Misbehaviour

This review contains spoilers.

Yesterday I watched Misbehaviour and to be honest... I found it pretty forgettable.
This is hugely disappointing, as on paper it sounds like my cup of tea: Set in London, in 1970 - and based on a true story, Mature UCL History student Sally (Keira Knightley) and a group of anarchistic feminists (led by Jo Robinson, played by Jessie Buckley) plan to disrupt the annual Miss World beauty pageant.

The film has a couple of subplots - Firstly, the role of Miss World's guest host Bob Hope (Greg Kinnear) who infamously "took the winning girl home with him" the last time he guested on the show. Secondly, Sally's struggle juggling being a student, a mother and a feminist activist. Thirdly, the story of Jo Robinson and her "commune" of feminists. And lastly, but most importantly, the role of Jennifer Hosten (Gugu Mbatha-Raw), Miss Grenada and the first black woman to win Miss World.

As it's Women's History Month, there's no doubt that Misbehaviour is a timely film. However, I can't help but compare it to the second last film I saw at the cinema, CĂ©line Sciamma's Portrait of a Lady on Fire. The key difference between the two films? Misbehaviour feels incredibly pandering, whereas Portrait of a Lady does not. I make this comparison because in the wrong hands, Portrait of a Lady on Fire could have easily felt like it had to spell out its themes to the audience, rather than being a beautiful, understated romance. I really enjoyed a speech given at a Women's Liberation meeting at the beginning of Misbehaviour ("If the patriarchy didn't exist, imagine what sort of woman you'd be. How you'd act, how you'd dress, how you'd have sex... who you'd have sex with"), followed by Aretha Franklin's 'Respect' and lots of girl cheering. Who wouldn't want to cheer along too?
But later on, this all starts to feel a little... chick-flicky? In order to successfully join the pageant's audience unnoticed, Sally tells the activists they need to dress the part. In complete seriousness, there is a brief 80's teen movie-style "getting ready" montage - and then we see Sally and the anarchists working on some protest signs to take with them to the pageant - they decide on the slogan We are not Beautiful, We are not Ugly, we are Angry and throw their hands in the air and cheer. Weirdly, compared to the speech at the beginning, this all felt too saccharine and Enid Blyton-esque for me.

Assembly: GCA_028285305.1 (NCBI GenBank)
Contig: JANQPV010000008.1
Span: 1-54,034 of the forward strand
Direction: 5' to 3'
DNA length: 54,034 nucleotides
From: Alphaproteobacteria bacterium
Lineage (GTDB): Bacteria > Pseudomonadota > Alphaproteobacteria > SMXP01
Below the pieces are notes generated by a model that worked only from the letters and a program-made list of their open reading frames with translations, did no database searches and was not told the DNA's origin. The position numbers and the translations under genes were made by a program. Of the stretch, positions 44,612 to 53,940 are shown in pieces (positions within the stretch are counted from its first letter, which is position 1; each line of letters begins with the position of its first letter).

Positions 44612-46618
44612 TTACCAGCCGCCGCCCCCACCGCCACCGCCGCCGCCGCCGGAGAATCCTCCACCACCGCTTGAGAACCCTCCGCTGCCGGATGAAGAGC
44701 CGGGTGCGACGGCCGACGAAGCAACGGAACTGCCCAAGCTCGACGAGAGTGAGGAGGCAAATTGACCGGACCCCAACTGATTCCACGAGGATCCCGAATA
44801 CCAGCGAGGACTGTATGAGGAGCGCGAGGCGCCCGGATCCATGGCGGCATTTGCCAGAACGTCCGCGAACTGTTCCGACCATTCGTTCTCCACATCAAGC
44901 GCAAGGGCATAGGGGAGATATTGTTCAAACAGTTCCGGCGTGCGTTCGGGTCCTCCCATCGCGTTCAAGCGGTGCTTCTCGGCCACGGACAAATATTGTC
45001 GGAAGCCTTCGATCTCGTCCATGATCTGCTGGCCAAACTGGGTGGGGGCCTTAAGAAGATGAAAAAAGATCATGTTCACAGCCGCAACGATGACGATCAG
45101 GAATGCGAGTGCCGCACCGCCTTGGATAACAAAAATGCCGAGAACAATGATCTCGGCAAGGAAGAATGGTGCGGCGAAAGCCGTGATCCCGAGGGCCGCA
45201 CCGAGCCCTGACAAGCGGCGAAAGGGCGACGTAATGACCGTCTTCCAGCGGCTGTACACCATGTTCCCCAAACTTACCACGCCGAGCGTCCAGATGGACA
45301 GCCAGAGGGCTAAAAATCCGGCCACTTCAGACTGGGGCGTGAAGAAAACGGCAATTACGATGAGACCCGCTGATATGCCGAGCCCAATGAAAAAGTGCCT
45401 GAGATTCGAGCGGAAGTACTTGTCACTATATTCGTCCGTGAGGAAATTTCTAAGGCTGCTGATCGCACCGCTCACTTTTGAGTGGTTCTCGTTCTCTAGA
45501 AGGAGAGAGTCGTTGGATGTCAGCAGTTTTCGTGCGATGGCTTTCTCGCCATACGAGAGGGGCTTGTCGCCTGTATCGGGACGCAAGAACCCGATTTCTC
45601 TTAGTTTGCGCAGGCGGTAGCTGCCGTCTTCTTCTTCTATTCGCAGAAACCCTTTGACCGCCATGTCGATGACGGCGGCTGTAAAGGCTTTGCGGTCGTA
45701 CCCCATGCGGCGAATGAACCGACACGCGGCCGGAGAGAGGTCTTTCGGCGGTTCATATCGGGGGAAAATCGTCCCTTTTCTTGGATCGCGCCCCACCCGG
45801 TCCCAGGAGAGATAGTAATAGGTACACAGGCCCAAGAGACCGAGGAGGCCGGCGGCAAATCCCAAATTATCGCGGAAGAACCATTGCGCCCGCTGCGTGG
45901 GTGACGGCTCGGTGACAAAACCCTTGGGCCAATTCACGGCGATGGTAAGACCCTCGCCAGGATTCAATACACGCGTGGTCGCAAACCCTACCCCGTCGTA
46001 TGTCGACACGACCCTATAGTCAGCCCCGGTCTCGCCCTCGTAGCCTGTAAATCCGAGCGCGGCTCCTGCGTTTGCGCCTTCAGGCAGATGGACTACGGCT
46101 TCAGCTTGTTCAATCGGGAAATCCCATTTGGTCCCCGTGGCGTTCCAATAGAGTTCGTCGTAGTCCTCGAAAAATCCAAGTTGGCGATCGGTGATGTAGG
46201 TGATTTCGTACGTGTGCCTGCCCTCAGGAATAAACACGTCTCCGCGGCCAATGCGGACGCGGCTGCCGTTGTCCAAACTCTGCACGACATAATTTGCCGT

The biggest issues I have with this film are its screenplay and its lack of development. The word 'patriarchy' is thrown around way too much ("You represent the patriarchy" "I guess I'll just have to fight the patriarchy on behalf of your daughter" "Patriarchy who?" - that particularly awful last line was uttered by Rhys Ifans's character Eric Morley - the creator of Miss World). Don't get me wrong, I really enjoy films about feminist activists, or key moments from different waves of feminism, it would just be nice if issues such as the patriarchy weren't treated with the same subtlety as a bull in a china shop. It felt as if Rebecca Frayn and Gaby Chiappe wrote the screenplay assuming the audience had never even heard of the patriarchy before.
And then of course, there's Jennifer's role in all of this. We see Jennifer befriend the first Miss Africa South (Loreece Harrison) – a separate title to Miss South Africa which, during the apartheid, was only awarded to white contestants (this title was introduced after Morley was criticised for a lack of diversity in the competition), but apart from that, things only start to really get interesting after she wins the title. 
Sally heads to the bathroom after the police intervene during the protest. She runs into Jennifer. After assuring her that the activists weren't angry with her and that they were tackling the competition itself, as well as what it represented, Jennifer coolly rebukes Sally, saying that now that she's won, there will be little black girls who finally believe that they have a place in the world - and that one day she hopes to have the same choices Sally has. 

Overall, Misbehaviour has the components of a successful film, but they feel wasted. It boasts a talented cast, but none of the performances truly stand out and it has an interesting story, which feels as if it's been filtered down into its most rudimentary elements.
As well as not delving deeper into Jennifer's story and the issue of intersectional feminism, there is another huge missed opportunity. The film never addresses these questions: can you be a feminist and a beauty queen? Can you be a feminist and enjoy being an object of desire? In order to be truly progressive, should women be free to have the choice to partake in a competition where their looks and measurements will be judged? 
As soon as production companies start green-lighting films which explore these ideas, then maybe we'll really start to get closer to smashing that godforsaken patriarchy.

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